I'm writing this at a table the Four Seasons Las Vegas has helpfully set up in its cool, marble-floored lobby; I have a full view of the patio outside, a comfortable seat and -- most importantly during a tech show -- an electrical outlet all to myself. It's been remarkable how productive I've been despite the view, and it's a great reminder that when it comes to hybrid work, the place you work really influences your mindset.
This week at Cisco Live, the company has been talking about its approach to hybrid workspaces, and a core component of its approach is that good work can be done when the space is set up for your needs. When I talked with Joel Bailon, Cisco's VP of business development and partnerships, yesterday, he summed up the company's approach like this: "I think we're really looking at this from the collaboration group, We think of hybrid work as helping organizations and people turn any space into a productive and safe place to work."
So what makes a place productive and safe for people to work? It's got to be a place where you can maintain data security, but unless you're working in the Come In, Please Open Proprietary Documents Cafe, that may be less about place and more about technical tools. But what's interesting is how Cisco is broadening the idea of which places are productive and safe places -- like your car.
Let the record show when I was talking with Bailon, I kept saying, "Your car? Which you drive? You're now going to be working when driving?" And he pointed out: people already take calls while they're in the car, whether they're driving or being driven, and that was one of the impetuses driving the pending Webex automotive application, which will be available in select Audi models in 2024.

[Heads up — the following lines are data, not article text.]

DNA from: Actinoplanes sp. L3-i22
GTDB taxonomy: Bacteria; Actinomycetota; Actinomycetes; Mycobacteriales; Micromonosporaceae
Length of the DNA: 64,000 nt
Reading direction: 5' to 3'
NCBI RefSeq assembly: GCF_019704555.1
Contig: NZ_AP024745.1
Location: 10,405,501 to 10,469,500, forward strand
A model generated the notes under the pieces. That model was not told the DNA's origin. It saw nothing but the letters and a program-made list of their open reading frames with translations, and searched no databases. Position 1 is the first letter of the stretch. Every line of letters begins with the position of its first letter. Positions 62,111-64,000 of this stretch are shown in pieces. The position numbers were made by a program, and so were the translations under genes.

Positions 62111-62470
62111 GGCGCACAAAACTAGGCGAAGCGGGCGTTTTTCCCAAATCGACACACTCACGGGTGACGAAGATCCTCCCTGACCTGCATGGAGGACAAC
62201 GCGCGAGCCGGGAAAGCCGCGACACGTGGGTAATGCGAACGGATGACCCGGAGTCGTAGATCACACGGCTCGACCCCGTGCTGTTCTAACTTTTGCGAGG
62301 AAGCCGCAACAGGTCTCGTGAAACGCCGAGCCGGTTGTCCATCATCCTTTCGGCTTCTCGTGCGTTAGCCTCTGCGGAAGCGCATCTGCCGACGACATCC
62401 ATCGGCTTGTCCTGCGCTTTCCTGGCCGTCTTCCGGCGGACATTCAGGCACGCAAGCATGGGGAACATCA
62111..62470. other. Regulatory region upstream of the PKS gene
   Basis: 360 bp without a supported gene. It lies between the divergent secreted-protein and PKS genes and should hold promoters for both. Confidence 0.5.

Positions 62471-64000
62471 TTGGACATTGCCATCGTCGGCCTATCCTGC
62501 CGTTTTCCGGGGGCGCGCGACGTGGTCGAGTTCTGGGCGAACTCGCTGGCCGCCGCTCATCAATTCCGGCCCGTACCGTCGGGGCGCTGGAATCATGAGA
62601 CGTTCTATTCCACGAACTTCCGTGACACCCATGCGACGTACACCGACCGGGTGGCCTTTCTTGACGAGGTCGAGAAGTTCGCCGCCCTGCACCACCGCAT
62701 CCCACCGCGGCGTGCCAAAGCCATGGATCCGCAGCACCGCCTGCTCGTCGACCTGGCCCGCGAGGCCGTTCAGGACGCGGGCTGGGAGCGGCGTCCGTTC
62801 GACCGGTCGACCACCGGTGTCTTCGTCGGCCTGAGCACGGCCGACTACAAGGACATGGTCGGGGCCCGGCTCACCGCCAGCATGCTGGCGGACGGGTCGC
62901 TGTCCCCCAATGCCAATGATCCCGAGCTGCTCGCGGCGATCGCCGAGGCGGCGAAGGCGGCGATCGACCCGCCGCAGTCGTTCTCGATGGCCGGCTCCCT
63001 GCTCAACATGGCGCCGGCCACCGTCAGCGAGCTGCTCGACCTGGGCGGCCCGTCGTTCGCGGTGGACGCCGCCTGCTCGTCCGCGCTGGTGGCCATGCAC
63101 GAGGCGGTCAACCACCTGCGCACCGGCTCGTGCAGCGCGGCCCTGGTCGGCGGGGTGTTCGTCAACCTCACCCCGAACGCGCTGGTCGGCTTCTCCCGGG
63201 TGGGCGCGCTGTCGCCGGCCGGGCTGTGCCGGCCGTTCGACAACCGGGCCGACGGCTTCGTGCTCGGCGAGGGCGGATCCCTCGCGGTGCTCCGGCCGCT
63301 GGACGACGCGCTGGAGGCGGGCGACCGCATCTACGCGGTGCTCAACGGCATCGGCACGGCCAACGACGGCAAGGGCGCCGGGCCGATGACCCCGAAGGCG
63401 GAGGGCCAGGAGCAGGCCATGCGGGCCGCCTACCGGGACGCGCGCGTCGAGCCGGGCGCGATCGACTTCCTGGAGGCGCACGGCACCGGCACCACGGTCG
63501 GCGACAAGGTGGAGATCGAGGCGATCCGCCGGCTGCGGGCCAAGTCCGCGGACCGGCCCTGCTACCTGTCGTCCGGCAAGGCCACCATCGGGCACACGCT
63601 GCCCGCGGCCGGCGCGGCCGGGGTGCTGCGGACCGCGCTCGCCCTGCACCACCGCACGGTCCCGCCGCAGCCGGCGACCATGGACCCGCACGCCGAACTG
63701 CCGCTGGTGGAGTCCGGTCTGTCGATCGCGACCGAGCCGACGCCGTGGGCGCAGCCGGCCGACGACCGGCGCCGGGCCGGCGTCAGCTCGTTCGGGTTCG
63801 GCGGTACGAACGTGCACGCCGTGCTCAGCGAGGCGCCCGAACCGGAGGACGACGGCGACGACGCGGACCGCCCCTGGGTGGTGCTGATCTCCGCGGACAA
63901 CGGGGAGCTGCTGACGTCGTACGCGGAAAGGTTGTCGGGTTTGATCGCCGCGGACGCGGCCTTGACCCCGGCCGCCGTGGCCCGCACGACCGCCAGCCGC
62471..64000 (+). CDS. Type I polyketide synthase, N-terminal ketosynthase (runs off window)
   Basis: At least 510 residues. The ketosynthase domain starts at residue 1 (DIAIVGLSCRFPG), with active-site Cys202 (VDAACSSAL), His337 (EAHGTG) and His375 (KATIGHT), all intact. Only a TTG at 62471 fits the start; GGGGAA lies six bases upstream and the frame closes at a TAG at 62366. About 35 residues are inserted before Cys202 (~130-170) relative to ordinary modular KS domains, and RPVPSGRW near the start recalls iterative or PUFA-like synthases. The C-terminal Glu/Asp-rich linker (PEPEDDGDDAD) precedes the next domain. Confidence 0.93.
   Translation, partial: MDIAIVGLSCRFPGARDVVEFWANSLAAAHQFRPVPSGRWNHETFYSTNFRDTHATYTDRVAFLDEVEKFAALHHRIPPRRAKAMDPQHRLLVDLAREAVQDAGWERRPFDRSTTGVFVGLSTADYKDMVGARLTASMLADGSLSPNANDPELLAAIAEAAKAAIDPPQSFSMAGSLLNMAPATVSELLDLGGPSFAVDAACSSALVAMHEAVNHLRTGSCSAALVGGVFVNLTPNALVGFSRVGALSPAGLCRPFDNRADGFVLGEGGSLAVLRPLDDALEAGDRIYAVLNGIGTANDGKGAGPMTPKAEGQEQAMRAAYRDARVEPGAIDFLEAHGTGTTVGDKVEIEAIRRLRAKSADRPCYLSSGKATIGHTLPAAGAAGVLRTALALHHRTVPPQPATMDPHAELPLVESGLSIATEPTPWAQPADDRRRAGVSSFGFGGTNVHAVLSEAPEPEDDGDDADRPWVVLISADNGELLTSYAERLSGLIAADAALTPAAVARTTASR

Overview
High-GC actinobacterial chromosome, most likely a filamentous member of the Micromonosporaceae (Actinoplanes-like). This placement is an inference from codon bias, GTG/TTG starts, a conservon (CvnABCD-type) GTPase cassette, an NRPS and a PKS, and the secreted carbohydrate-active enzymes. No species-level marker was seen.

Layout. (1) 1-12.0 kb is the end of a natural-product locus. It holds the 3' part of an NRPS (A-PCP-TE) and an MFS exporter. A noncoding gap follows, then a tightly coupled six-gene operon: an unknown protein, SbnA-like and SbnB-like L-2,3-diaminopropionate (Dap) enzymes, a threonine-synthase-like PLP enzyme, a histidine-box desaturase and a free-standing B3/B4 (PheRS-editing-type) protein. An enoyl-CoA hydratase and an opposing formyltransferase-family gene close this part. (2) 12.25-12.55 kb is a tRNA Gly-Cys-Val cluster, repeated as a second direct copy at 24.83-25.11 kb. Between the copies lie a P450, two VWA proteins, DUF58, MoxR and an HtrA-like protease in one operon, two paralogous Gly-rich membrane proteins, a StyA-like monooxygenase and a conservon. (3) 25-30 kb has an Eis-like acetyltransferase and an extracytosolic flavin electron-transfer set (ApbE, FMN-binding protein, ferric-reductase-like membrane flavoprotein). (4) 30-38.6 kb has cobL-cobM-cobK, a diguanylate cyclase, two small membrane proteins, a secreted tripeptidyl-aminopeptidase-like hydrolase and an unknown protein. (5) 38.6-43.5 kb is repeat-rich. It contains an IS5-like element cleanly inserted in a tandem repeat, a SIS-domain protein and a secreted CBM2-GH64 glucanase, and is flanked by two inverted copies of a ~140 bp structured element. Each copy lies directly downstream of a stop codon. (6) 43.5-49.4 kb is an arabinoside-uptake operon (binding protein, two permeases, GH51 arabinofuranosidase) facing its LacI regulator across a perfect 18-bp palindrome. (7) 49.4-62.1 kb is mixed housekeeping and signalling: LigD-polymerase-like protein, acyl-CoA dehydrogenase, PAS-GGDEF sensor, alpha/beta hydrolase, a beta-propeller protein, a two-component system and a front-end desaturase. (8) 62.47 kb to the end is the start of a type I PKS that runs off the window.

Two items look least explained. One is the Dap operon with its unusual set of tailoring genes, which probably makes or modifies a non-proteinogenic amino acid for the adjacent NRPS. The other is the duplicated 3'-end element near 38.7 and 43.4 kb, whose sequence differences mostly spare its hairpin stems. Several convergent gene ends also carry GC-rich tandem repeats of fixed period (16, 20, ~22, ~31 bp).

To make the experience of working in your car safe for both participants and the other cars with which they share the road, the Webex automotive application will go into an audio-only mode when the car is in motion (so there's no taking your eyes off the road to keep an eye on the video feed while you're merging into traffic), there will be noise-canceling features so your colleagues aren't distracted by the noise of the construction you're driving through, and the full Webex bells and whistles come out only when the car is parked.
I can see where a car might be like a hotel lobby: a liminal space just blank enough to allow for pure focus and productivity. There's been a lot written on what workers want, what managers want, and what offices are doing -- Cisco's now looking at how to take some of the best features of an office anywhere now.Extending a model of safe productivity to the places where people are already working seems like yet another quietly transformative outcome of the last few years.